Why You Shouldn't Stress Out as a Side-Hustler
As a side-hustler myself it’s easy to feel “behind." Or maybe, more like you’re not making traction fast enough.
For instance, if you scroll around on Instagram or in Facebook groups you’ll see posts like “I've just had my business for 2 months and I'm already going full-time!" or celebratory posts such as those, which is all well and good but from my perspective can make me feel a little discouraged, if I'm being honest.
What I’ve discovered is, as great as it is to reach your goals quickly, there’s a lot to be gained and learned in slow-moving growth.
I would love to share my experience of slow growth and why I’m learning to embrace this way of thinking.
Trust over likes
Slow progression is better than overnight success.
We’ve all seen those posts that go viral with 30k views or those pins that have thousands of pins. While this is great for immediate visibility, it may not be the best for long-term success.
I would much rather grow a loyal following over months or even years where people trust me enough to hire me or have return customers rather than get a bunch of followers who like my one thought or one photo who may just be following along because it’s trending.
It’s easy to like but harder to trust; earning trust is a million times better in the long-term.
All great things take time
It’s true that nothing great happens in a matter of weeks, months or even a couple years.
Malcolm Gladwell wrote a book called "Outliers" where he shares his thoughts that success isn't just about talent, where you were born, how you grew up or anything like that. Success, not only greatness, but excellence requires putting in 10,000 hours to achieve supreme authority in your field.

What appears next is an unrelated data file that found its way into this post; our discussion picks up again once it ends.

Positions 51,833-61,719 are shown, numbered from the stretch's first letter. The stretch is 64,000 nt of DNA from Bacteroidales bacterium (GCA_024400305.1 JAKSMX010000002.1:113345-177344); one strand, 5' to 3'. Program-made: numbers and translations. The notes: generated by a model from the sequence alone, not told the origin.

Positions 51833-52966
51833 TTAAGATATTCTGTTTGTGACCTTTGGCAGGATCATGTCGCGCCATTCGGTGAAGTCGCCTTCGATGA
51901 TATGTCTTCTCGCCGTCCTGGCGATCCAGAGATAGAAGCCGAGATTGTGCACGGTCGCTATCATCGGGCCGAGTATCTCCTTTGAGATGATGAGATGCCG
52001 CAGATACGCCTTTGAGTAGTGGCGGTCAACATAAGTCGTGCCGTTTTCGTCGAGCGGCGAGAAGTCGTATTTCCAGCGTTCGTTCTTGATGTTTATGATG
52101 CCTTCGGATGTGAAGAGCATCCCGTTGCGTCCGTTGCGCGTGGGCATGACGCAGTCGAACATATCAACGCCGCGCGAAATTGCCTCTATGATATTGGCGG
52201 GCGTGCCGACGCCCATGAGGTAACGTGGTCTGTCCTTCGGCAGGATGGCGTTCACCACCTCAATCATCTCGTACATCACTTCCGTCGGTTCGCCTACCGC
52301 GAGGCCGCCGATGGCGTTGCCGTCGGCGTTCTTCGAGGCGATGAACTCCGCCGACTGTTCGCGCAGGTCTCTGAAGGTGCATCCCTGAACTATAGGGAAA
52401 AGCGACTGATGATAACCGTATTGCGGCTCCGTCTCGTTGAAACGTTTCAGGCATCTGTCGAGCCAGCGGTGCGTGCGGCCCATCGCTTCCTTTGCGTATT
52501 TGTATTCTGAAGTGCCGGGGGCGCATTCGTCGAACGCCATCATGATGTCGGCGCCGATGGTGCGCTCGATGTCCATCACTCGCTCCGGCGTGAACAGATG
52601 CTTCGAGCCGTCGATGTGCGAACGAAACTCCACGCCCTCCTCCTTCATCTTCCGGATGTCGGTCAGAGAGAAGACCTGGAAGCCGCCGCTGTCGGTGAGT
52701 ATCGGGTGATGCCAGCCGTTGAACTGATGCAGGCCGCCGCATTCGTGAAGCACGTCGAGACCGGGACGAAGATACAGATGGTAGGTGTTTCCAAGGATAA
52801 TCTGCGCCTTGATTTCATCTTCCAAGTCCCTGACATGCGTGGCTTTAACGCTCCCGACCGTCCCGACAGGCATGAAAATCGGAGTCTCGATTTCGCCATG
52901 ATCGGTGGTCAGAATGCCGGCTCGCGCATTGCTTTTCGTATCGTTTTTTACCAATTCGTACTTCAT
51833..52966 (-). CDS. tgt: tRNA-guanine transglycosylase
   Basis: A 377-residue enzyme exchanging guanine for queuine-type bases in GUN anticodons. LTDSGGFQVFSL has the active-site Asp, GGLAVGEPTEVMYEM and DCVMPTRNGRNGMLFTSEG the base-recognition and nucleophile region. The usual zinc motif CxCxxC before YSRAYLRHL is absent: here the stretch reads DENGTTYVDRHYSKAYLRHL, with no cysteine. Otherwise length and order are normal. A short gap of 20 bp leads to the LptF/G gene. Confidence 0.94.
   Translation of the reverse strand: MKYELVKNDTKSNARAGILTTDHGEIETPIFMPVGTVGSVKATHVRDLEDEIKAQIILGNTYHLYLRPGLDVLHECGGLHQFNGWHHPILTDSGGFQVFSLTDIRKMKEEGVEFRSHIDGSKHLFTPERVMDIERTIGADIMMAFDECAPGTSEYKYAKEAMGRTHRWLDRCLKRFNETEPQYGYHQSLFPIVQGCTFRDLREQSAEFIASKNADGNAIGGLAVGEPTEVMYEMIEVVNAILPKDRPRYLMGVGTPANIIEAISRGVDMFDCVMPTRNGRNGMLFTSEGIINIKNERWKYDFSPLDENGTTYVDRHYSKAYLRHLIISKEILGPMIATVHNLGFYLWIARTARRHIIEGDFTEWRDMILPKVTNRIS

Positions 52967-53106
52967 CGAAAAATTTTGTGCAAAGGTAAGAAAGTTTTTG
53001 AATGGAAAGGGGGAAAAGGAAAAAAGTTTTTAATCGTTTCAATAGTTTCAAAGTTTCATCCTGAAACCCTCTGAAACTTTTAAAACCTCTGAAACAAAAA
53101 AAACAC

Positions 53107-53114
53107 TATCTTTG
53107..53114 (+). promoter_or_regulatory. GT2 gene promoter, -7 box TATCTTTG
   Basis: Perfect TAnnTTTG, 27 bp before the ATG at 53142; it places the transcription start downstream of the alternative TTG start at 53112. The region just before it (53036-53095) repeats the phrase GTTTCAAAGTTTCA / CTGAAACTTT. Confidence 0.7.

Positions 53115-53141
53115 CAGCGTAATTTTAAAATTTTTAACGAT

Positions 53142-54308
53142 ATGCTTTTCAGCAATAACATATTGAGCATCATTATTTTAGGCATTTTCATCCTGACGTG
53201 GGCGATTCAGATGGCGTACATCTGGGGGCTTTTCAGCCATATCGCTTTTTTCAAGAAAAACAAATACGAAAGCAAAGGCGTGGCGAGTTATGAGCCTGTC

It’s definitely a read that makes you think and also one that reminds you that good ol' fashion hard work is necessary to reach your goals.
The same is true in business.
Persistence, consistency and diligence are qualities that are not as esteemed in my generation as they should be.
Some call us millennials the microwave generation where we expect to get results fast and now but the truth is reaching big goals may take years to accomplish, not to mention the skills that are developing during that time as well.
Focus on what you have, not what you will get
It’s easy to fall into the “more” thinking instead of being grateful for where you’re at and what you have.
For instance, when a client books me, sometimes I think, OK one client, I need to more! But it’s important to not push what you have off to the side.
Give the very best client experience to your current clients and you will be sure to grow your client list slowly yet surely.
Put the hours in
Similar to what Malcolm Gladwell writes about, another author Hugh MacLeod also talks about putting the hours in to achieve goals.
In his book "Ignore Everybody: And 39 Other Keys to Creativity" he talks about how his blog and cartooning only rose to fame, and he received the recognition he thought his work was capable of achieving, after 10 years of consistently creating.
In the book MacLeod says, "90% of what separates from successful people and failed people is time, effort and stamina."
And I think he's right. Most of the highly successful entrepreneurs and online business owners I know of have not just a couple years, but multiple even dozens of years under their belt of practice, time, and dedication to their craft.
Don't be discouraged
I'm not sharing these things to discourage you, I know doing something for 10 years sounds like an eternity. But that's why it's good to pace yourself over the long run cause it may take some time for you.
Going full-time doesn't need to be a dramatic, "I hate my job" moment. While some of us hate our jobs more than others, it's good if you can find a way to not burn out, take it in stride, plan accordingly and stay positive.
What this looks like for me is taking on a very limited amount of client work at a time, continuing exercising, spending time with my husband and family, blogging consistently, maintaining a meager social presence and taking a chill pill.
I will get there eventually but I want to enjoy the journey while I do.
Now, I'm not perfect and some weeks are a lot better than others, but I encourage you to take some time for yourself, recharge by doing things that refill you and keep at with with hope and persistence.
I would love to hear if this resonates with you.
What's the hardest thing being a side-hustler for you?
Do you struggle with stamina or thinking long-term?